18 June 2020 / Theatre Book Prize
Theatre Book Prize 2020: Donald Hutera’s view
Dance critic for The Times of London, has written widely about theatre, especially on dance, mime and circus as well as curating festivals creating performances. He is co-author of The Dance Handbook and edited The Rough Guide to Choreography.
Serving on the judging panel of this year’s Theatre Book Prize hasn’t been just a relatively simple case of comparing apples and oranges. Instead it’s been more like juggling – and occasionally gorging on – a sometimes overwhelming array of, say, blueberries and coconuts, olives, guavas, grapes and limes, persimmons and tomatoes. Inevitably it is only particular fruits from this literary cornucopia that will stimulate any individual’s taste buds and, with luck, temporarily sate an unexpected appetite.
Having begun to nibble Shakespeare Spelt Ruin (publisher: Jacob Tonson) fairly early on in the months-long reading regime, I soon found myself craving increasingly larger portions of Robert Whelan’s thoroughly-researched, lovingly-crafted book. Subtitled The Life of Frederick Balsir Chatterton, Drury Lane’s Last Bankrupt, it is both a sympathetic biography of a significant but unjustly overlooked theatre manager and a panoramic, yet detailed, account of the times in which he operated. Between 1862 and 1879 Chatterton, while pursuing the elusive dream of shaping Drury Lane into a designated National Theatre, also did his best to strike a balance between escapist spectacle and so-called legitimate drama. Strewn with a fascinatingly idiosyncratic cast of real-life supporting characters, Whelan’s study of art and commerce is a deft, often sparkling portrait of a man as well as an accomplished piece of documentation about a juicy swathe of British theatre history. His fluid, pacey prose brings an era and its aesthetics to vivid life. As for Chatterton, his efforts yielded varying amounts of fortune and, ultimately, failure. I began to realise, well before the poignant closing chapters, how invested I’d become in someone whose triumphs and struggles were previously unknown to me.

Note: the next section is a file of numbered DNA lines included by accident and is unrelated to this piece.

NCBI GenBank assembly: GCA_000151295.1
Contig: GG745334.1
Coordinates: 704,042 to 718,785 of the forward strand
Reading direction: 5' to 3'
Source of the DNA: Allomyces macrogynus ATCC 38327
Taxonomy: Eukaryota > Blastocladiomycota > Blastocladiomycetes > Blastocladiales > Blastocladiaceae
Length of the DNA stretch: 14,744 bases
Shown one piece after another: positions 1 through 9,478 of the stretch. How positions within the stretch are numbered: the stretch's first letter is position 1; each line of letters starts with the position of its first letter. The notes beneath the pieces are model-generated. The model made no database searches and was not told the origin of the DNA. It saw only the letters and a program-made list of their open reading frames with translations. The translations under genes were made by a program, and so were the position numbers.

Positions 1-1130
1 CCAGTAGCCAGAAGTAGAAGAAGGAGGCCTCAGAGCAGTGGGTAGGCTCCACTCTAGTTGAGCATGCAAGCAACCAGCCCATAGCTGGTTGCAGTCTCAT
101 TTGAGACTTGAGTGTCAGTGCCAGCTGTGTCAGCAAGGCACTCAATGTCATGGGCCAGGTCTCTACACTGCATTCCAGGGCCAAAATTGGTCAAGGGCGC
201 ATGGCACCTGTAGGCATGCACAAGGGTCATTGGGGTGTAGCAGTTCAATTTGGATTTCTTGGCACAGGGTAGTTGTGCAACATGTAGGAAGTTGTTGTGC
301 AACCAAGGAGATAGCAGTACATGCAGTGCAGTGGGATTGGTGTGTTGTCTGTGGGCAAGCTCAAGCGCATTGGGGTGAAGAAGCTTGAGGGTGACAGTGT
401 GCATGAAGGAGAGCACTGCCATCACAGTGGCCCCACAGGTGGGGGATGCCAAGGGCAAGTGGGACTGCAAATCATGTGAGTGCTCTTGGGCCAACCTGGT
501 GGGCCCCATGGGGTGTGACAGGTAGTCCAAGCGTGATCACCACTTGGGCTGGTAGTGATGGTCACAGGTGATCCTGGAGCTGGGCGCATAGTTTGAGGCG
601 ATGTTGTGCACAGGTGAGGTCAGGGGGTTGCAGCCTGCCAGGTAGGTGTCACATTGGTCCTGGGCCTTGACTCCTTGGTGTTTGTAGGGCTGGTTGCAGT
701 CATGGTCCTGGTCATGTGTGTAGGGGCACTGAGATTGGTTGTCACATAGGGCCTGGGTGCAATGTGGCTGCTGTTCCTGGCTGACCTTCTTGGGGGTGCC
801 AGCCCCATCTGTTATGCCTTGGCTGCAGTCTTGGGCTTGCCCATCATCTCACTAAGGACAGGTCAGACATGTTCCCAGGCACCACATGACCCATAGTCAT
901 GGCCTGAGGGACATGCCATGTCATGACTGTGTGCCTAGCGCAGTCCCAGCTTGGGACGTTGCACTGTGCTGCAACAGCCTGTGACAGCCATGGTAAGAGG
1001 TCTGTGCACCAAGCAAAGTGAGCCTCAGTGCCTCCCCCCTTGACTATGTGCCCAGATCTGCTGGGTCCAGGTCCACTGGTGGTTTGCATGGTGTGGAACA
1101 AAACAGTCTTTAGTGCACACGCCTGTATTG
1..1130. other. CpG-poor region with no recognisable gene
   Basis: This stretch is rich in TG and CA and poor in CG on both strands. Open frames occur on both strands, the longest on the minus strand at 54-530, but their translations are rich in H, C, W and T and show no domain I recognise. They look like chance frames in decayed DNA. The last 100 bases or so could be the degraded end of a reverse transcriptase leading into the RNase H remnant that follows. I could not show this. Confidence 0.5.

Described in April De Angelis’ foreword as ‘a great bloke whose easy laugh set a room alight,’ Stephen Jeffreys was a playwright, teacher and, for a dozen years, Literary Associate of The Royal Court. By the time of his early death in 2018 he had already acquired something akin to legendary status. This was thanks, in part, to his acute, wide-ranging grasp of the art and craft of writing for the theatre. Distilled from the material Jeffreys used for his masterclasses, Playwriting (Nick Hern Books) is a wonderfully practical, at times almost thrillingly astute guide to the subject. Subtitled Structure, Character, How and What to Write, it was edited and, after Jeffreys’ terminal illness had progressed, eventually completed by his colleague Maeve McKeown.
The result is an inspiring justification of Stephen Daldry’s cover blurb: ‘What Stephen Jeffreys doesn’t know about playwriting isn’t worth knowing.’ No surprise, then, that the book is packed with insights and tips drawn directly from Jeffreys’ own instincts and practice. Whether the topic under consideration is establishing time and place, the six kinds of logic or three dimensions of character, the various types of plays, dialogue and subtext, the use of image systems or the nine categories of stories, always one senses the clarifying passion that fuelled his analysis. Valuable seems an understatement.